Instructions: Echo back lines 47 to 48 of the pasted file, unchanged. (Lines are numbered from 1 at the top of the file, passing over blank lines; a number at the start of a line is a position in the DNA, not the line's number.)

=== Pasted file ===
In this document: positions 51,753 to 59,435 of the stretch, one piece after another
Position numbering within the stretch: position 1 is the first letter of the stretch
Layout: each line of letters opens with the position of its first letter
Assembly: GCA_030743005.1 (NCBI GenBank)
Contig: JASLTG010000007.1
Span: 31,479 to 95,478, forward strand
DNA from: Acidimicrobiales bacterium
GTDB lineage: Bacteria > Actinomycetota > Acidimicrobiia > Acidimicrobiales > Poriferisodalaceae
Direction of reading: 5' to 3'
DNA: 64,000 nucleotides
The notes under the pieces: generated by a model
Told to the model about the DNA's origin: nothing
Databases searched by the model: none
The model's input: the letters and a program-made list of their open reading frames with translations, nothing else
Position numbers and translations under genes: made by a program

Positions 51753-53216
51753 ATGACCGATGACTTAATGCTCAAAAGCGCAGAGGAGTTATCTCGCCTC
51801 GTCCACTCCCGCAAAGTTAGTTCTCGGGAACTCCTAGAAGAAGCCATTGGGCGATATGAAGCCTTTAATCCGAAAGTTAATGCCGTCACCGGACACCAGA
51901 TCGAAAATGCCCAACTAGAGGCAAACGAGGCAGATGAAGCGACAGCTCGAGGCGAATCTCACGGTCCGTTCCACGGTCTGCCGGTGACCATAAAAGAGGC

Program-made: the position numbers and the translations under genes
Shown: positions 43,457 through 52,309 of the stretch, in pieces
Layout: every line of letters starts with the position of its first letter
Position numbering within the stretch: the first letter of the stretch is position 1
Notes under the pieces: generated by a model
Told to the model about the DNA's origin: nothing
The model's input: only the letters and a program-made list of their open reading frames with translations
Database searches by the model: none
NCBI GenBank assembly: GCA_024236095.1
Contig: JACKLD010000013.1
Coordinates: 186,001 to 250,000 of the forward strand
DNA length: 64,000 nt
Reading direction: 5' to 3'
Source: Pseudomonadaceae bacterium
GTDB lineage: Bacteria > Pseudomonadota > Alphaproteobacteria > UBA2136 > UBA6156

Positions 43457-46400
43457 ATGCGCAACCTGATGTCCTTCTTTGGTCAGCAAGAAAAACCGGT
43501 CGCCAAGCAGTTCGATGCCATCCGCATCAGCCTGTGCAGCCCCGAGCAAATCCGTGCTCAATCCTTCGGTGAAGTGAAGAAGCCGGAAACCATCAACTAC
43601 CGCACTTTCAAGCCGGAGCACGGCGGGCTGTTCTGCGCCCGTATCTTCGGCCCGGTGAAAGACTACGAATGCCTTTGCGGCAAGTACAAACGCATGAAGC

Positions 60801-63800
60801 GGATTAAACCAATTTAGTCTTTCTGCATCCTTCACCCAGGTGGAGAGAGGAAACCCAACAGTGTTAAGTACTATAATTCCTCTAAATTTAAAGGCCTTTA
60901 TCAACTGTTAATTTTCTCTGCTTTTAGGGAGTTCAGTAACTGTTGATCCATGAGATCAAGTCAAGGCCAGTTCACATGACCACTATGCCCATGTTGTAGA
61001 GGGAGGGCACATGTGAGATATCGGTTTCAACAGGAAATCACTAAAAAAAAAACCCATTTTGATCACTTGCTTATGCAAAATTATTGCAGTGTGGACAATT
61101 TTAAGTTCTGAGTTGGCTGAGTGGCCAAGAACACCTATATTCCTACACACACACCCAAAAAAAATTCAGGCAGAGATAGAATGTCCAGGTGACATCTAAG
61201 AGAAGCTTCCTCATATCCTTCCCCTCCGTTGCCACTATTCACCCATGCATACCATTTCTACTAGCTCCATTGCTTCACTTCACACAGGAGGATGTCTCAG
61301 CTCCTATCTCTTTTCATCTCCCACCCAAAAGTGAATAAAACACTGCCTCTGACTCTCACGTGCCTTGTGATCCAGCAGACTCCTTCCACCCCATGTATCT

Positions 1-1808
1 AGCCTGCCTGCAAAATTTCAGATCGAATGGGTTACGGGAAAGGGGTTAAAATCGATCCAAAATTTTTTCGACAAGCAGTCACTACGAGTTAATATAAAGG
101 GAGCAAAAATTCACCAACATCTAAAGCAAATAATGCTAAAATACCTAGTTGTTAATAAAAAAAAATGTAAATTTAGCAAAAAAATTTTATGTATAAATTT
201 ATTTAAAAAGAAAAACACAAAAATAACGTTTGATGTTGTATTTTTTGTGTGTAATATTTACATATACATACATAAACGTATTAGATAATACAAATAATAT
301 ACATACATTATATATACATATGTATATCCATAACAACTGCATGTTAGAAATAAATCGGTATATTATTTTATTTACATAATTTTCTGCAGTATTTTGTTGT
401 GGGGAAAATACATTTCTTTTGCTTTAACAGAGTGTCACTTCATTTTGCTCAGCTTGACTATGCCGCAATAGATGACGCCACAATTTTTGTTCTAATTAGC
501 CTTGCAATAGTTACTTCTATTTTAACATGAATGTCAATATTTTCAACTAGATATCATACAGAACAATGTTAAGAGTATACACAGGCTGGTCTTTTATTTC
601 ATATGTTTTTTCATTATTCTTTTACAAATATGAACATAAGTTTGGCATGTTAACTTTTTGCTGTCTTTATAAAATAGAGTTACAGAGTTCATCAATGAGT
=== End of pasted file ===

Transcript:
1 AGCCTGCCTGCAAAATTTCAGATCGAATGGGTTACGGGAAAGGGGTTAAAATCGATCCAAAATTTTTTCGACAAGCAGTCACTACGAGTTAATATAAAGG
101 GAGCAAAAATTCACCAACATCTAAAGCAAATAATGCTAAAATACCTAGTTGTTAATAAAAAAAAATGTAAATTTAGCAAAAAAATTTTATGTATAAATTT